China’s benchmark power-station coal price rose for the first time in five weeks as coal with an energy value of 5,500 kilocalories a kilogram at the port of Qinhuangdao climbed to between 630 yuan ($100) and 640 yuan a metric ton as of Oct. 7, according to the China Coal Transport and Distribution Association yesterday.

Melco Crown Entertainment Ltd. (MPEL), which runs gambling facilities in Macau -- the only Chinese city where casinos are legal -- fell 2.5 percent to a two-week low of $12.87.

October gaming revenue in Macau is likely to post zero to 5 percent growth from a year ago based on data for the first week, Cameron McKnight, an analyst at Well Fargo & Co., wrote in a report yesterday. That would be lower than the 5 percent rate estimated by analysts, he wrote.

China Life Drops

China Life, the country’s largest insurer, declined 2.2 percent to $43.51 in New York, the largest slump in a month. Its American depositary receipts, each representing 15 underlying shares, traded 0.1 percent below its Hong Kong stock, the first discount in eight days.

ADRs of China Southern Airlines Co., Asia’s biggest carrier by passenger numbers, jumped 3.9 percent to a two-month high of $23.85. China Eastern Airlines Corp. (670), the second-largest carrier in the country, climbed 1.2 percent to $16.28, the highest since Aug. 22.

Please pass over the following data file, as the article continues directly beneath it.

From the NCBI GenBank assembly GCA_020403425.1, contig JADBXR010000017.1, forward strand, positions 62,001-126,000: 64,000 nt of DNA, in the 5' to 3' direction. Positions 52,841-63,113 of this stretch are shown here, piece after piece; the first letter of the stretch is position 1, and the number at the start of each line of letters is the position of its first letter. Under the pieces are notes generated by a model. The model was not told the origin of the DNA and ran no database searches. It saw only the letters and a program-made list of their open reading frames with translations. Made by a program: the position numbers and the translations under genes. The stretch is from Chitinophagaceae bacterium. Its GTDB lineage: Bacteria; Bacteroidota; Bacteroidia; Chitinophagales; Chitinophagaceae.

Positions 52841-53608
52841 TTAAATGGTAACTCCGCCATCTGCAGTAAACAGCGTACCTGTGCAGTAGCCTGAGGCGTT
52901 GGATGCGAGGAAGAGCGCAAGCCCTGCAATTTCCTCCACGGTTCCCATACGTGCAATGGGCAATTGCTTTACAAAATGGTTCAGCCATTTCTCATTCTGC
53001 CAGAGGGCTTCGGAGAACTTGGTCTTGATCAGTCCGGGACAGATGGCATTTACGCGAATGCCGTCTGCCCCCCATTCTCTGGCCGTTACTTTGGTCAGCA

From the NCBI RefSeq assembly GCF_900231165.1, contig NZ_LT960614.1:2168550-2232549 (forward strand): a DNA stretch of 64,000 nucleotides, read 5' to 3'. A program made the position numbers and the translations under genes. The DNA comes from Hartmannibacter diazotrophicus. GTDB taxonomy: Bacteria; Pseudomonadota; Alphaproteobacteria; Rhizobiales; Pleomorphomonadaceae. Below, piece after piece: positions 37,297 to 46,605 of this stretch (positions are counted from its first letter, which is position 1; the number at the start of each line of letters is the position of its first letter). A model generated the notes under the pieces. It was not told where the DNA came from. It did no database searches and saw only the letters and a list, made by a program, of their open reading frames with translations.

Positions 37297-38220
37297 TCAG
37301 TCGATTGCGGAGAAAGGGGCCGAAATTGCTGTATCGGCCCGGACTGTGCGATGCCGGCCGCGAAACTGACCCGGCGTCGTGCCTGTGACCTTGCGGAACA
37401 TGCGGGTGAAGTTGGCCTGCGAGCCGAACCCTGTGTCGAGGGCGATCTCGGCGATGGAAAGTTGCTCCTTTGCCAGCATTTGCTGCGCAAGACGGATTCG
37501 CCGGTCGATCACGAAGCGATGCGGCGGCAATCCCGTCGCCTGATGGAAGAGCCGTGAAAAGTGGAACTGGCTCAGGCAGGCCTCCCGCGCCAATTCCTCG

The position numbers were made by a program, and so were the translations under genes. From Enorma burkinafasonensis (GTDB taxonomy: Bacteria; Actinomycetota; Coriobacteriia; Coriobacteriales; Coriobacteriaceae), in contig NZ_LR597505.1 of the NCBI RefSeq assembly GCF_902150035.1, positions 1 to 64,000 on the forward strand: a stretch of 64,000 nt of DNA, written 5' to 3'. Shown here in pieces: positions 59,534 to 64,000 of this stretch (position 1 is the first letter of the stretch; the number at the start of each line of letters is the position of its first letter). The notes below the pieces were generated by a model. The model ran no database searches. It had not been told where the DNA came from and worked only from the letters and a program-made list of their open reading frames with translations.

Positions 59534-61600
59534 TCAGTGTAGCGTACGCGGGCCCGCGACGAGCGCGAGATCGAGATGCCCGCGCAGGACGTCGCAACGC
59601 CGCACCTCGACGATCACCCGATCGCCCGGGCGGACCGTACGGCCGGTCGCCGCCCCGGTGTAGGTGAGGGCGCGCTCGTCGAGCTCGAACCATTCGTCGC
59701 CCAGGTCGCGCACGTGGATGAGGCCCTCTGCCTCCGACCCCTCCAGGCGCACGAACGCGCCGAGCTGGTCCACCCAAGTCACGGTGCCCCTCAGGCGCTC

The number of air passengers in China rose 27 percent during the Golden Week holiday, according to data from the nation’s Civil Aviation Administration.

China Southern carried 1.65 million passengers during the holiday, the company said in an e-mail statement yesterday.

The Shanghai Composite Index (SHCOMP) lost 0.6 percent to 2,074.42 in its first trading day after a week-long holiday, extending its slump this year to 5.7 percent. Companies in the Shanghai gauge traded at 11.3 times their earnings, the lowest level since at least 1997.

Down Year

Haitong Securities Co. strategist Chen Ruiming, who correctly predicted on Aug. 1 the index would fall below the 2,000 level, says the measure is poised to drop a further 14 percent to 1,800 this year. China’s stocks will end down for a third year, according to Bank of Communications Co.’s Hao Hong, the only forecaster among 13 strategists surveyed by Bloomberg at the start of the year to predict declines for equities in 2012.

The Hang Seng China Enterprises Index of Chinese companies slid 1.3 percent to 9,839.84, falling the most in two weeks.

The Chinese yuan yesterday climbed to 6.2812 per dollar in Shanghai, the strongest level since China unified official and market exchange rates at the end of 1993, before ending the trading day 0.04 percent weaker at 6.2872, according to the China Foreign Exchange Trade System.

To contact the reporters on this story: Belinda Cao in New York at lcao4@bloomberg.net; Leon Lazaroff in New York at llazaroff@bloomberg.net

To contact the editor responsible for this story: Emma O’Brien at eobrien6@bloomberg.net